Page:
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Alleged costs to avert business interruption loss rejected (US)

26 June 2018 Patrick Bracher, Norton Rose Fulbright
Patrick Bracher from Norton Rose Fulbright.

Patrick Bracher from Norton Rose Fulbright.

In July 2012 a fire damaged equipment vital to the production of a steel pipe manufacturing plant in Arkansas. The fire was a covered peril and loss of business income and extra expenses were also covered. The court rejected the insured’s claim for an additional $14 million in mitigation costs incurred allegedly as ‘necessary expenses’ in moving production overseas.

After the fire the insured suspended operations, but to meet delivery dates (and to preserve a client relationship) transferred production to an affiliate in India and undertook to pay the Indian manufacturer’s costs associated with the shift in production.

The policy covered actual loss of business income incurred during a period of restoration directly resulting from the damage by the peril insured against and necessary expenses the insured incurred in excess of normal operating expenses to reduce loss of business income during that period.

The insured claimed the costs of producing the replacement pipes in India.

After the insurer settled its admitted portion of the business income and extra expenses losses of $23 million, the insured sued for an additional $14 million in mitigation costs. The insurer said that the costs were ‘extra expenses’ which had already been settled up to the limit, not mitigation costs.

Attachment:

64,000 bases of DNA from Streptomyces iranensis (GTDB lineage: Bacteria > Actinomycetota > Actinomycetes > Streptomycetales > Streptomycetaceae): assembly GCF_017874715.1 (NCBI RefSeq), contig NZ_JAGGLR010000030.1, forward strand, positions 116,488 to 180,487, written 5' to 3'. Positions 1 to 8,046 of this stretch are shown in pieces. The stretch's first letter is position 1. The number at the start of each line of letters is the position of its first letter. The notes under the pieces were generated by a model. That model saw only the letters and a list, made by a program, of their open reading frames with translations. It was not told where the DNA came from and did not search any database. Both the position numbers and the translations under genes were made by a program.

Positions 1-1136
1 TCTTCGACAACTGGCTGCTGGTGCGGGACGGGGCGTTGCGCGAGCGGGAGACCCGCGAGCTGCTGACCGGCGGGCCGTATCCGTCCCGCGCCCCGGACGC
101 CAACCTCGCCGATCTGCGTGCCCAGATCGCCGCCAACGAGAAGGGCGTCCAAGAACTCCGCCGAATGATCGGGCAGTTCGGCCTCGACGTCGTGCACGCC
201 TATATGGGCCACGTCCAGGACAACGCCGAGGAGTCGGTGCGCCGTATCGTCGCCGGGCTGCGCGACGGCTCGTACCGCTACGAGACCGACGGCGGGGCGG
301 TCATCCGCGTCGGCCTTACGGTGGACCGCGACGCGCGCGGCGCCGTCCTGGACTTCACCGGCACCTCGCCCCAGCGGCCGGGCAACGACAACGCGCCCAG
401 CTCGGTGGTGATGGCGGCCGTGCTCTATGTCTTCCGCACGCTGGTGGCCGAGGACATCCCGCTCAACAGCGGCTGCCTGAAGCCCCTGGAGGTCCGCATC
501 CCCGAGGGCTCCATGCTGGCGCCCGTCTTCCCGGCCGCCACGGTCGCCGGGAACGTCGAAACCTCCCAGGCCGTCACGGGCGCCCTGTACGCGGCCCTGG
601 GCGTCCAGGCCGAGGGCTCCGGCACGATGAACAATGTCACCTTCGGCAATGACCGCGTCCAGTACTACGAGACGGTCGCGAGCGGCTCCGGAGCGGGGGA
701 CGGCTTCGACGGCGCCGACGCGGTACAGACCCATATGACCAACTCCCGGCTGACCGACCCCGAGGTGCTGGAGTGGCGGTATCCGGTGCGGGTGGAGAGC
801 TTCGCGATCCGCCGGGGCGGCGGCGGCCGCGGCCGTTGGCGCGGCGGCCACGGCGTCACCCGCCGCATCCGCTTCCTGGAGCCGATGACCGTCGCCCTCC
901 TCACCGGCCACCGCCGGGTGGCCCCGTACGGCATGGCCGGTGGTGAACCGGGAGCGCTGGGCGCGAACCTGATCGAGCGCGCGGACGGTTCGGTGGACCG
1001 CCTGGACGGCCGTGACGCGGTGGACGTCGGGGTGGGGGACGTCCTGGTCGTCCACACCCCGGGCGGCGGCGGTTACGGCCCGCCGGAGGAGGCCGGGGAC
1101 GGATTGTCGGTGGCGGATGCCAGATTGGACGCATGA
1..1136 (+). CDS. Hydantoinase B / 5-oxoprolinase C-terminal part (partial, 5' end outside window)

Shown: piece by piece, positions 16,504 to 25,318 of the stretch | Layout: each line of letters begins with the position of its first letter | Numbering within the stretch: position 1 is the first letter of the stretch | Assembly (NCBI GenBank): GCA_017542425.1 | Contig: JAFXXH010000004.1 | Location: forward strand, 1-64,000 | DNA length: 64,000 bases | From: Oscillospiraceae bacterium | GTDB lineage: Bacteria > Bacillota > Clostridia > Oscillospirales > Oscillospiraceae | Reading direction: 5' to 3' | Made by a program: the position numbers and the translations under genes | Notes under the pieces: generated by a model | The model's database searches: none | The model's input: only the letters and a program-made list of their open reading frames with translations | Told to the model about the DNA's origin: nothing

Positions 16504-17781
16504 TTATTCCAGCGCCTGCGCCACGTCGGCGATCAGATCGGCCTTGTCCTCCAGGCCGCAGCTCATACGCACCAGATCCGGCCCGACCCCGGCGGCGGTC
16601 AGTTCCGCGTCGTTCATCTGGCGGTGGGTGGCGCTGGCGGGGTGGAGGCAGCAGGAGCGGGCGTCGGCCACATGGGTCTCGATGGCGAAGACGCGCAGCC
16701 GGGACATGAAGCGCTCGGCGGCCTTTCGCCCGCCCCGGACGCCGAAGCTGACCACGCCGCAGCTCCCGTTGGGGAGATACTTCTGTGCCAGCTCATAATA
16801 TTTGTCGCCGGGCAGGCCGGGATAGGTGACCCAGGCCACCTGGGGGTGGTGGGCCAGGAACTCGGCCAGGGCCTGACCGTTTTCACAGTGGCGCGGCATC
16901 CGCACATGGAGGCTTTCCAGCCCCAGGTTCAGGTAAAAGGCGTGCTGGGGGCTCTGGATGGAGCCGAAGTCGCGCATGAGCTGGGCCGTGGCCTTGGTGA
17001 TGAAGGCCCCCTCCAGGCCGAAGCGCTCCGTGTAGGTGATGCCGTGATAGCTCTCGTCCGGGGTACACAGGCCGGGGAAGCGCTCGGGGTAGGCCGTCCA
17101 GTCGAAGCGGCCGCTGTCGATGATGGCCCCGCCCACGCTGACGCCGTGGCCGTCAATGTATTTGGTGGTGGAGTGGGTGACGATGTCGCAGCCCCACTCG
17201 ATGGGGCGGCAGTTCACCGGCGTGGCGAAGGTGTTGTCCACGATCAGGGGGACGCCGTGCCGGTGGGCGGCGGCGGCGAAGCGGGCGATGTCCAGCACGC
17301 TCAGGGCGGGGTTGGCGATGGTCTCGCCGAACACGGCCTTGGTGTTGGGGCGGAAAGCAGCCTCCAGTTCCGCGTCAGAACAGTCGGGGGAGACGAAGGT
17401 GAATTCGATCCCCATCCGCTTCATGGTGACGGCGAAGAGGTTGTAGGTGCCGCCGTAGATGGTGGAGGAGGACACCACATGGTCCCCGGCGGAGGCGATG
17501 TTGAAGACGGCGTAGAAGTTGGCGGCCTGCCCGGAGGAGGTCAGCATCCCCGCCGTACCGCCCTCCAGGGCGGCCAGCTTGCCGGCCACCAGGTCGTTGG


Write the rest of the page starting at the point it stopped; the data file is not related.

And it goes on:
It was held that the insured had not proved that the extra expenses incurred helped prevent business income losses during the business interruption period. The insured had not shown that if it had not spent the extra money to shift production to India it would have suffered a specific loss during that period.

Although the insured alleged it shifted the production to save a long-term contract with a major customer, this did not prove that the expenses were incurred to save a loss during the interruption period.

The policy language did not require the insurer to mitigate all business losses, regardless of when those losses were expected to occur.

The case is Welspun Pipes, Inc. v Liberty Mutual Fire Insurance Company.

First published by Financial Institutions Legal Snapshot.

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